Peephole into the Jungle, Kibbutz Yifat Gallery

Where does a painting begin? For artist Doron Wolf, it begins with life. Wolf captures
snippets of life, which he translates into painting.
The work process, says Wolf, “is of slow, laborious, painstaking painting done with small
brushes, against sources of inspiration created by painting together multiple smartphone
snapshots or images from the Internet.” As an artist in dialog with the photorealistic style of
painting, Wolf agrees to take part in reproduction,¹ the term coined by Walter Benjamin in
the first half of the 20 th century to describe post-Industrial Revolution culture, which
generates countless reproductions, copies of real or “natural” originals. Wolf does so
through the medium of figurative painting, inviting viewers to observe and interpret a
reflection of their own world.
Into his paintings Wolf “hunts” everyday moments embodying the banality of the synthesis
between artificial and natural. The environment evinces human intervention in the synthetic
lighting, the structured indoor living conditions, the presence of the dog – a domestic animal
– and the examination of humans’ gaze at “their” nature, the taxidermied nature in a
museum. The darkened museum hall is lighted by display boxes of lifelike dioramas, the
pinnacle of taxidermy. The dioramas, described by American taxidermy pioneer Carl Akeley
as “peepholes into the jungle”,² presume to deliver wildlife habitats to the heart of the city,
offering viewers a peek into knowledge and offering knowledge as truth.
The realistic reconstruction of wildlife is scientifically informed, and meant to generate awe,
admiration, and appreciation in the viewer. Awe at the size of the animal within hand’s
reach, awe at the primeval nature “untouched by man”, and appreciation for the artistic-
scientific discipline capable of reconstructing the scene and deliver it to us. The excitement
arises from the encounter between wild and domesticated, animal and human. The awe at
the medium of reconstructive sculpture restores man’s ability for awe at himself and his
achievements, rather than at the representation of flora and fauna. In fact, these works by
Wolf depict scenes of “dead nature”, nature morte in French, echoing Wolf’s attraction to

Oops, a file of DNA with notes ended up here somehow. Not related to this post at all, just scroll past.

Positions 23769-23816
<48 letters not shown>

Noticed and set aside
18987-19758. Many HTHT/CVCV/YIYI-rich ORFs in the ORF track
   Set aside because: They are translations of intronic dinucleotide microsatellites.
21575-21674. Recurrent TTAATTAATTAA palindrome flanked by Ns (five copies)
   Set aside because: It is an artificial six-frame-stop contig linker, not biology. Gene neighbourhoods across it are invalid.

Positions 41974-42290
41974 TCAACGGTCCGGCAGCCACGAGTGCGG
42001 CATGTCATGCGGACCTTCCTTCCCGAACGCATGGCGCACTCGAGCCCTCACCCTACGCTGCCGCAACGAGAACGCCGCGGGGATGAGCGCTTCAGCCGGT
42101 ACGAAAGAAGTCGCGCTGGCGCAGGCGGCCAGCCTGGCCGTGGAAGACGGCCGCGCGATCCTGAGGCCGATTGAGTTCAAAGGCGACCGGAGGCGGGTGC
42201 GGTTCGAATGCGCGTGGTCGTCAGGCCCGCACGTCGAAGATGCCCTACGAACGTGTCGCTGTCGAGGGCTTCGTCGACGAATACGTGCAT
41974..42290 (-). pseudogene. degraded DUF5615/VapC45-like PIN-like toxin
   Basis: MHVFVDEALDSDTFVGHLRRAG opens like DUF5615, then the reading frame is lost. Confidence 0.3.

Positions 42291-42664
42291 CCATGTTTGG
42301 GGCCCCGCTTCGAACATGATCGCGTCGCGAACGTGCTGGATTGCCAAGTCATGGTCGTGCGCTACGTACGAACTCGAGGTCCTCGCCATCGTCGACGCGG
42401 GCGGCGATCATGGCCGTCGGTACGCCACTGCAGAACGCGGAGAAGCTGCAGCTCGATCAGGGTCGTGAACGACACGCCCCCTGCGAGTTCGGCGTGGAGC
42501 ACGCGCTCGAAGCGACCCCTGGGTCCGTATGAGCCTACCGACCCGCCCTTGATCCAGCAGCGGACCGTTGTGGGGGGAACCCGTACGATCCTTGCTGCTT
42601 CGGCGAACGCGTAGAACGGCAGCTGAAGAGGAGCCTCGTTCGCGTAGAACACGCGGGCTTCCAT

still life, which features in his work throughout the years, tempting with the eroticism of
plentiful, succulent representations.
Wolf employs a technique used by painters since painting began, to realistically present an
historical, religious, or mythical scene and create the illusion of lifelike imagery. Applying the
same technique to paintings of his own domesticity, he turns the painting into a sort of
diorama disclosing intimate moments – and the viewer’s eye to a peephole into his and his
partner’s lives.
Like a taxidermist, Doron Wolf tries to find how best to describe a home inhabited by a
couple of men of a dog. Through manipulations and transitions between moderators of
reality, he seeks to challenge the viewer with a direct, voyeuristic gaze between his sheets –
to provide a “peephole into the jungle”.

Noa Tsoran

¹ Walter Benjamin, The Work of Art in the Age of Mechanical Reproduction.
² Haraway, Donna. “Teddy Bear Patriarchy: Taxidermy in the Garden of Eden, New York City,
1908-1936.” Social Text, no. 11 (1984): 20–64.

Text from Art History Class, The Gallery for Israeli Art at the Tivon Memorial Center, Kiryat Tivon.

Doron Wolf’s paintings require a lingering look to realize their full aspect. In his paintings, the array of objects looks arbitrary as an unintended snapshot of clutter left on the studio table. However, this is a symbolic and planned display referred to classical themes of ‘Still Life’ and ‘Vanities.’ His paintings are loaded with reflections and citations which combine high and low and subversive the notion of painting’s originality. The particular images were selected from various sources and recombined into a single composition. Oil painting is a practice that requires continuous and gradual work. Therefore, the combination with snapshot images and the making process of the painting signifies the tension between a fleeting moment to loiter examine; between a frenzied camera’s click and gentle and intimate staring while painting. In many of his paintings, a white light spot is presented, reflecting the painter or photographer. The flashlight simultaneously blocks the sight as well as immortalizes the moment of taking the image. An additional object in many of Wolf’s paintings is the mirror; this object is also presented in referred works such as ‘Las Meninas’ and ‘The Arnolfini Portrait.’ Thus, the reflections in the mirror create infinite concatenation of the image, pointing to the same notion of genuine work and duplication.

Michal Shachnai Yacobi